FRANKFURT (Reuters) - Growth in bank loans to euro zone households rose to a post-crisis high in May while a key money supply indicator, which often predicts future economic activity, rose slightly, fresh data from the European Central Bank showed on Wednesday.
Lending to households, driven almost entirely by mortgage lending, grew by 2.6 percent in May, picking up from 2.4 percent a month earlier and hitting its highest pace since March 2009.
While this pace of growth was less than half of the pre-crisis level, it still suggested that the ECB’s cheap cash was making its way to the real economy, even if slower than the bank had originally hoped.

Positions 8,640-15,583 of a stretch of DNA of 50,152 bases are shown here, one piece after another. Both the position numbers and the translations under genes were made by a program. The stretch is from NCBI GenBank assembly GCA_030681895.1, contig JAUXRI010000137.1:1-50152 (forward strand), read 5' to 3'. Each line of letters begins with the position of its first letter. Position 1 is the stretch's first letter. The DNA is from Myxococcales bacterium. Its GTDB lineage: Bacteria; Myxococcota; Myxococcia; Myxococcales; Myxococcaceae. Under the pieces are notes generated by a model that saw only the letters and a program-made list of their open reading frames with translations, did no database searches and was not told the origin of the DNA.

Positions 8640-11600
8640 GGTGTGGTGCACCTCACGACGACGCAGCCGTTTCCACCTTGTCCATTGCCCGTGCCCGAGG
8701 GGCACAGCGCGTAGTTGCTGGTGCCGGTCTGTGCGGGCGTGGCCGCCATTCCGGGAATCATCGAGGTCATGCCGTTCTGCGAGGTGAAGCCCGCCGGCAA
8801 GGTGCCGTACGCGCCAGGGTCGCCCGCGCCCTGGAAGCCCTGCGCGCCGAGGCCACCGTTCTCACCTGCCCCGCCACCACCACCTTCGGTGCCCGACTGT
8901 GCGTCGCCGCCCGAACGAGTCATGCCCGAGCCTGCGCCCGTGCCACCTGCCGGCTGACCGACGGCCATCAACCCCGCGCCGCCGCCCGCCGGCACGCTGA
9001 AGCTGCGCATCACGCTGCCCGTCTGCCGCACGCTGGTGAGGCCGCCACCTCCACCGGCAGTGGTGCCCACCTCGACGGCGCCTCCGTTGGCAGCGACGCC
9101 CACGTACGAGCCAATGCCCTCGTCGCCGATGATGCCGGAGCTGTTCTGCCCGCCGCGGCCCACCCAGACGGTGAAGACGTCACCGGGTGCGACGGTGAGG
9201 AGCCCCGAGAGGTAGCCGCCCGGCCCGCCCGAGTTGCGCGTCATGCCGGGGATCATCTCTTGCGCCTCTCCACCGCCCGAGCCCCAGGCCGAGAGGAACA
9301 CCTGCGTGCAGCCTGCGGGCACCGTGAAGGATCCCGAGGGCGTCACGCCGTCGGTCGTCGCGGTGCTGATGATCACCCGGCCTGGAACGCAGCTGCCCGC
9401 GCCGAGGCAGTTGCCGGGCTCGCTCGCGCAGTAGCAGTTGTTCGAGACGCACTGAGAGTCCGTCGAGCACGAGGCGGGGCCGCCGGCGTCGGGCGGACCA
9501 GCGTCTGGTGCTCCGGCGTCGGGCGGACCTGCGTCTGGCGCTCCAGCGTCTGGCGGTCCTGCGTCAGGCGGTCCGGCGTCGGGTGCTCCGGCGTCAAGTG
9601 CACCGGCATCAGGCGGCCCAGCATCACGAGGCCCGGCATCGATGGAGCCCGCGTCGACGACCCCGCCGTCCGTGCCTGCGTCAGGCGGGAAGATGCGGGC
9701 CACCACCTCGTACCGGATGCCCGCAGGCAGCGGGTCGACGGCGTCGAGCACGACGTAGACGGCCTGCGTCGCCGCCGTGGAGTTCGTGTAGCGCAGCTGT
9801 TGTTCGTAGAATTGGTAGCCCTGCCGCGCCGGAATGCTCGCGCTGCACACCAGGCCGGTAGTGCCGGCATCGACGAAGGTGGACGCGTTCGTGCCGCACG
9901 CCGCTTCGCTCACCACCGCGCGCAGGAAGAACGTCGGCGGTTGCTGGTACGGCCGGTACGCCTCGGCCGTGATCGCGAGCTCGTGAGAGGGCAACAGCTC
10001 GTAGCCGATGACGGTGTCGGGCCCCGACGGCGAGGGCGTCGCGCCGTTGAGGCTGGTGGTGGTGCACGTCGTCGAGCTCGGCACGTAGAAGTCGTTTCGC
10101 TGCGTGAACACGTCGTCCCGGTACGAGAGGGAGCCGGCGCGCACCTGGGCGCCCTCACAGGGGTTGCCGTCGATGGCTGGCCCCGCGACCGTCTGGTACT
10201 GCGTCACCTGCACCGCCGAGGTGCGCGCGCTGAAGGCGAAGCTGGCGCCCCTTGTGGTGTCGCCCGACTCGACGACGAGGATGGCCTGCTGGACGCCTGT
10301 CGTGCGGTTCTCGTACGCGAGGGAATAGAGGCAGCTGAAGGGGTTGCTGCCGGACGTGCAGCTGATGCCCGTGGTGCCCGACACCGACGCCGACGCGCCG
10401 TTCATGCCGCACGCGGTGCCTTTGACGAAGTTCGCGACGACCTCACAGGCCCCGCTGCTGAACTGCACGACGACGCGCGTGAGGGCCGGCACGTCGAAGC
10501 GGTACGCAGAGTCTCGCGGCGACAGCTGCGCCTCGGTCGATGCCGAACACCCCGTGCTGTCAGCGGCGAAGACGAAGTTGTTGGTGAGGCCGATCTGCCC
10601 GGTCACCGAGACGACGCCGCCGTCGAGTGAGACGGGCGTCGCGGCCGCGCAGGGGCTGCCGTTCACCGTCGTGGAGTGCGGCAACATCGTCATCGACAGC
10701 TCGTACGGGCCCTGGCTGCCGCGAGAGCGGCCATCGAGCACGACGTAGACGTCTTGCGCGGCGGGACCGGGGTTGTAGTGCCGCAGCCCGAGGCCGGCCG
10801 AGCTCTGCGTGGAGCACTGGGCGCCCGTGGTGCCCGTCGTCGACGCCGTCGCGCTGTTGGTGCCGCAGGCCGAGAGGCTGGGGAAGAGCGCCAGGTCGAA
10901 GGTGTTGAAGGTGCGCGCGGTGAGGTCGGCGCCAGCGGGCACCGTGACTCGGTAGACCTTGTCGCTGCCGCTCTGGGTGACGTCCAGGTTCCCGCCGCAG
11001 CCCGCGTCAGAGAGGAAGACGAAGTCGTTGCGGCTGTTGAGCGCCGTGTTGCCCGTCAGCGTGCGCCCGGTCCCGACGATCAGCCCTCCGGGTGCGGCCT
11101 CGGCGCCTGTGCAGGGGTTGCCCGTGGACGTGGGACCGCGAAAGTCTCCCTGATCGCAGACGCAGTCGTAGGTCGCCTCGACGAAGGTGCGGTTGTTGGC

Corporate lending in the 19-country currency bloc grew by 2.4 percent in May, unchanged from the previous month.
The annual growth rate of the M3 measure of money circulating in the euro zone, which has in the past often predicted economic activity, rose to 5.0 percent last month from 4.9 percent in April and in line with expectations for 5.0. percent in a Reuters poll.
Reporting by Balazs Koranyi and Francesco Canepa